Critics have complained about President Trump’s bombast on foreign policy, but some GOP insiders worry about a less visible problem—a hollowed-out bureaucracy that has been slow to develop and implement strategy.
Skeptics say that on major issues—Afghanistan, Iran, Syria, Iraq, Russia—the Trump administration hasn’t explained clear, systematic plans for achieving results. Even where there seems to be a coherent diplomatic strategy, as on North Korea, the president often undercuts it with Twitter storms or personal tirades.
Because so many key political positions haven’t been filled at the State Department, the interagency process that’s supposed to decide and implement policy is something of an “empty suit,” veteran officials say. European diplomats say they have been frustrated by the difficulty in finding Trump officials with whom they can frame policies on shared concerns, such as cracking down on Iranian behavior.
Trump seems weirdly pleased at the many vacant policy positions—evidently not understanding that the vacancies prevent effective action. “I’m generally not going to make a lot of the appointments that would normally be—because you don’t need them,” Trump boasted in an interview with Forbes published on Tuesday.
The most outspoken GOP criticism has come from Sens. John McCain and Bob Corker, the chairmen of the Armed Services and Foreign Relations committees, respectively. McCain said this month that the administration’s lack of public explanation of how it intends to implement its Afghanistan strategy was “totally unacceptable.” Corker drew headlines with his warning on Sunday that Trump was “on the path to World War III,” but his deeper criticism was of a White House that resembled “a reality show” rather than a policy-making nexus.
“They’ve set the table, but they haven’t yet followed up with fully developed strategies and policies,” says Stephen Hadley, who was national security adviser for President George W. Bush. He argues: “This is a different kind of administration, and the normal six- to eight-month transition process will in this case probably take 12 to 14 months. It will take that much time to get the key political-appointee jobs filled and to get the interagency process working the way it needs to work.”
The administration conducted a detailed review of Afghanistan policy, and Trump announced the conclusions in an August 21 speech that recommended familiar themes of pressuring Pakistan, improving Afghan governance, modestly increasing troops and seeking a political settlement. But how will these goals be achieved? McCain complained on October 3: “In the six weeks since the president made his announcement, this committee and the Congress, more broadly, still does not know many of the crucial details of this strategy.”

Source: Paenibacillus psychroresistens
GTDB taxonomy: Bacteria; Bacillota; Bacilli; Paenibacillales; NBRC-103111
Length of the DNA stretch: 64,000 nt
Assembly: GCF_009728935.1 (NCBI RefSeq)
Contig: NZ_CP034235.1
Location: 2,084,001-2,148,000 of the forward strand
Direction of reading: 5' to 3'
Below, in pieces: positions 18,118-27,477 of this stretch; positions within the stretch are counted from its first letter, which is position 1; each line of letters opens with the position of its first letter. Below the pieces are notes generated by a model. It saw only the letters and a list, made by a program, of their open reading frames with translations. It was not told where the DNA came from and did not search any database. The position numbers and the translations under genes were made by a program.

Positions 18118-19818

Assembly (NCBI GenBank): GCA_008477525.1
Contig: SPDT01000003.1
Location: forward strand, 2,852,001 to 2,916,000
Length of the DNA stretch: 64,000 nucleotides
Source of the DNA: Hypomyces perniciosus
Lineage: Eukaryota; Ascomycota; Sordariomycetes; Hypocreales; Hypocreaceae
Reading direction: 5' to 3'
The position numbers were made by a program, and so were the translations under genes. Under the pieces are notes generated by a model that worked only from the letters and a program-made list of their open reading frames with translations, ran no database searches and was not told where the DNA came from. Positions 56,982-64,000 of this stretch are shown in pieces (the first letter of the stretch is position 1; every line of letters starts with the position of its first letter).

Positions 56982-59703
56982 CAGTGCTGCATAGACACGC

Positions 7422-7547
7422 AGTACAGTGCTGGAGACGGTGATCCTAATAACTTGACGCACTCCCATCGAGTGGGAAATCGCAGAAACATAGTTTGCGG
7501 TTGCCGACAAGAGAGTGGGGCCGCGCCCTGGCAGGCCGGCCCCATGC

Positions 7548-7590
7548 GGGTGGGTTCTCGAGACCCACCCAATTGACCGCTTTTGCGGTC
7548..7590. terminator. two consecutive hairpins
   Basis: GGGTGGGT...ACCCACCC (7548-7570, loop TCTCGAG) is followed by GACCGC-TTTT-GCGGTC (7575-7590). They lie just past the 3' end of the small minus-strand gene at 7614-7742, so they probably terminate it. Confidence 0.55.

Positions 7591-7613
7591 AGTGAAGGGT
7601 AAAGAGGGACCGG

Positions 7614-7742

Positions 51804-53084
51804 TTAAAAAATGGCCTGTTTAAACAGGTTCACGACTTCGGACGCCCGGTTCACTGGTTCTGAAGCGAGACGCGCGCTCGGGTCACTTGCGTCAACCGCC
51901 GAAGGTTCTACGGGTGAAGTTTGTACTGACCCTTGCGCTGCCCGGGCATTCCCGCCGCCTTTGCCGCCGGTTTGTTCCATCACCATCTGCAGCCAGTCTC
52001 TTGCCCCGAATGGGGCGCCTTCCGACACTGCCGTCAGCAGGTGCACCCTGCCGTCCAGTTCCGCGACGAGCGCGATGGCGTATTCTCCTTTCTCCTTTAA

A similar lack of clarity afflicts Iran strategy. The administration has been talking since Inauguration Day about countering Iranian influence in the Middle East. But much of the policy bandwidth has been consumed by the one issue that isn’t currently a problem—the nuclear deal that Iran is complying with, but that Trump wants to decertify anyway.
“On Iran, the irony of this administration is that they’re doing the same thing as the previous one, but in reverse,” says a senior Senate Republican staffer. “They’re putting the Iran nuclear deal at the center, now as a negative instead of a positive, rather than focusing on combating Iranian influence in the region.”
A briefing to reporters by a senior administration official last week promoting a new effort to get tough on Hezbollah provided little detail. It included a two-page factsheet that could have been compiled from Wikipedia, a map listing known Hezbollah operations, and two recent indictments of US-based Hezbollah operatives who travelled abroad but posed “no immediate threat” to America. The official offered little guidance on how Hezbollah might actually be contained.
The policy paralysis has been clearest with Syria, where a brutal civil war occasioned so much criticism of a “feckless” Obama administration. After nine months, Trump still hasn’t settled on a plan for Syria or Iraq—especially on the crucial question of whether to leave a small residual US force there. “On Syria and Iraq, strategy is in a holding pattern,” says the senior Republican Senate staffer.
A National Security Council spokesman rebutted many of the criticisms, arguing that the classified version of the Afghanistan strategy had all the details that critics were seeking, and that a broad Iran strategy might be announced soon. But this official conceded that consensus on Syria “hasn’t been achieved.”
Trump’s slurs and insults may be distracting us from a more basic foreign policy problem: On some key issues, when it comes to actual policy plans, the cupboard is bare.
—The Washington Post
David Ignatius is an American journalist and novelist. He is an associate editor and columnist for The Washington Post. He also co-hosts PostGlobal, an online discussion of international issues at Washingtonpost.com, with Fareed Zakaria